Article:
Columns
Residents' Association Image

Residents' Association

Welcome to the new year
Read more >>

St Johns Southgate Image

St Johns Southgate

The authoritative voice
Read more >>

Montague Community Alliance Image

Montague Community Alliance

Let’s try and find a way to all work together
Read more >>

Metro Tunnel

Your local station
Read more >>

Federal Politics Image

Federal Politics

Why Magnitsky Act is important for Australia
Read more >>

We Live Here Image

We Live Here

Cladding confusion continues
Read more >>

Southbanker Image

Southbanker

Southbank sisters fighting stigma
Read more >>

Housing Image

Housing

We are leaving an intergenerational time bomb for our children
Read more >>

History Image

History

Gangs in Southbank
Read more >>

Safety and Security

Merry Christmas from Southbank Police
Read more >>

Yarra River Business Association Image

Yarra River Business Association

Reflecting on the past 20 years
Read more >>

Southbank Sustainability Group Image

Southbank Sustainability Group

February: Sustainability Month
Read more >>

Health and Wellbeing Image

Health and Wellbeing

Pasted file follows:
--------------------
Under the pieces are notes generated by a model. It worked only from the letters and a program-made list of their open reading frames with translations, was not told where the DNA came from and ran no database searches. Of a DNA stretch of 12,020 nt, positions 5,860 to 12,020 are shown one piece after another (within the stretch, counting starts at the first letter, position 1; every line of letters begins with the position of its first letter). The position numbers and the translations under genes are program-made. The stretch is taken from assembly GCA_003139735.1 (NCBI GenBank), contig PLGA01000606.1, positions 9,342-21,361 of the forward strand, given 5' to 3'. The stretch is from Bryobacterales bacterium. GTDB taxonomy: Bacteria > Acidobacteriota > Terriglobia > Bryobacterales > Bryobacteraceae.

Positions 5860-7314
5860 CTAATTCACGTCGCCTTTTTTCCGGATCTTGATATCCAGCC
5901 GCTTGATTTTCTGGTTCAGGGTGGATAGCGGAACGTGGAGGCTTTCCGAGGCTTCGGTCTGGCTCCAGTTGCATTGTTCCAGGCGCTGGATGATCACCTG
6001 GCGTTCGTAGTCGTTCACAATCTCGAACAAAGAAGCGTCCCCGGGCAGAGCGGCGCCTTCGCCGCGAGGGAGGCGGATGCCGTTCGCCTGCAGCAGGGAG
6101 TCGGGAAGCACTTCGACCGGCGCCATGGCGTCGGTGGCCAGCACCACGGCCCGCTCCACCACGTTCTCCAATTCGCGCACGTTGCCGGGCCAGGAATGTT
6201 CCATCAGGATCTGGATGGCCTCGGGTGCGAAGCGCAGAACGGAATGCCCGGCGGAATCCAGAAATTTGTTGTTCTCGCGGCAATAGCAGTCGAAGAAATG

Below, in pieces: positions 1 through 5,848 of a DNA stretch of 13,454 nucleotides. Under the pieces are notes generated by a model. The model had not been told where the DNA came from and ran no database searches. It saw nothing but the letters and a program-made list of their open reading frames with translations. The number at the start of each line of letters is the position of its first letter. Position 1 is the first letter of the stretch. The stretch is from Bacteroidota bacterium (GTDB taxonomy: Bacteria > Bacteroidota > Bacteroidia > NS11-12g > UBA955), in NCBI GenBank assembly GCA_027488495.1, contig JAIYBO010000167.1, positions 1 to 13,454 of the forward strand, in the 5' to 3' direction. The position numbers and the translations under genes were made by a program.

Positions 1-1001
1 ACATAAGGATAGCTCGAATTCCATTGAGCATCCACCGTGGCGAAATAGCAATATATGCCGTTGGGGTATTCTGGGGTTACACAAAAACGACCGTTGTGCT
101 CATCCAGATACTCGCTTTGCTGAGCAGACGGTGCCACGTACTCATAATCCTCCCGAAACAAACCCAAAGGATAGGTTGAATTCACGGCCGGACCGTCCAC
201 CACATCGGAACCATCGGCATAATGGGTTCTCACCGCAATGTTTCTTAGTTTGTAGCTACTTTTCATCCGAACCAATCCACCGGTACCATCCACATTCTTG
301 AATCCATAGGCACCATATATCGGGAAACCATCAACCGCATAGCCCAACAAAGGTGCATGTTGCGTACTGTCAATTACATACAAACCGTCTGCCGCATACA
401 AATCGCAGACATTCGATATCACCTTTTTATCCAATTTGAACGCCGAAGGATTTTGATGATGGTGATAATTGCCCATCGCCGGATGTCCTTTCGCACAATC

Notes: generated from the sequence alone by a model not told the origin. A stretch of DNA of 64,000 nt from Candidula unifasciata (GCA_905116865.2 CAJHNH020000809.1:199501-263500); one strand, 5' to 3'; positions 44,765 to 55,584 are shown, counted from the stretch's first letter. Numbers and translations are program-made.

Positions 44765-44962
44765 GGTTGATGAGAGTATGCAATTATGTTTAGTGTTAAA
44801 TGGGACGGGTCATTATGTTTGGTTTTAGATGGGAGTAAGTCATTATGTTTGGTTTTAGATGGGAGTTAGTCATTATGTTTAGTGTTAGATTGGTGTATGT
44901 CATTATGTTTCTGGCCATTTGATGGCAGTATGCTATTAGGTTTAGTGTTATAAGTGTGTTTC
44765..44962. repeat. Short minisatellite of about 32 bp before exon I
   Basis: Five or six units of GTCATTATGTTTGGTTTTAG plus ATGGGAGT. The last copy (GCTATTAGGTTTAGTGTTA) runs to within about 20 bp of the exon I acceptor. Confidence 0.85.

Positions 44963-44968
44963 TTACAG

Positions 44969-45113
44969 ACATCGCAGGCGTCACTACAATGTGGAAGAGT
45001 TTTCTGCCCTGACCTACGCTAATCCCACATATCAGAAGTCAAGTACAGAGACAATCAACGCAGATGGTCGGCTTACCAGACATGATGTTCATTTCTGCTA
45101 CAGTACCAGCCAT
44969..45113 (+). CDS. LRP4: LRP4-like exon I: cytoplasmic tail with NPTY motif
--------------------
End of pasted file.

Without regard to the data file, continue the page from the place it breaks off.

The psychology of habits
Read more >>

Skypad Living Image

Skypad Living

Luv thy NABERS (for apartments)
Read more >>

Pets Corner Image

Pets Corner

When the dog chooses the owner
Read more >>

Southbank Fashion Image

Southbank Fashion

Spring racing in Southbank
Read more >>

Street Smarts Image

Street Smarts

Power Street – Southbank
Read more >>

Letters Image

Letters

Tram shame
Read more >>

Sacred Sites

14 Aug 2014

Sacred Sites Image

The Jones Bond Store was a large complex of store buildings in the heart of Southbank.

Construction on the buildings began in 1888 by architects Taylor and Lloyd.

It is one of the largest 19th century store complexes in Victoria and one of the few remaining sites from Southbank’s early industrial past.

The Jones Bond Store is an example of how warehouses and shipping facilities were a lot closer to the city centre in the 1900’s and how the area was constantly busy with shipping activity.

The style, considered Victorian period and the character of the building, reflects Melbourne’s importance as a port city during the post gold rush years.

Stay in touch with Southbank. Subscribe to FREE monthly e-Newspaper.

You must be registered with Southbank Local News to be able to post comments.
To register, please click here.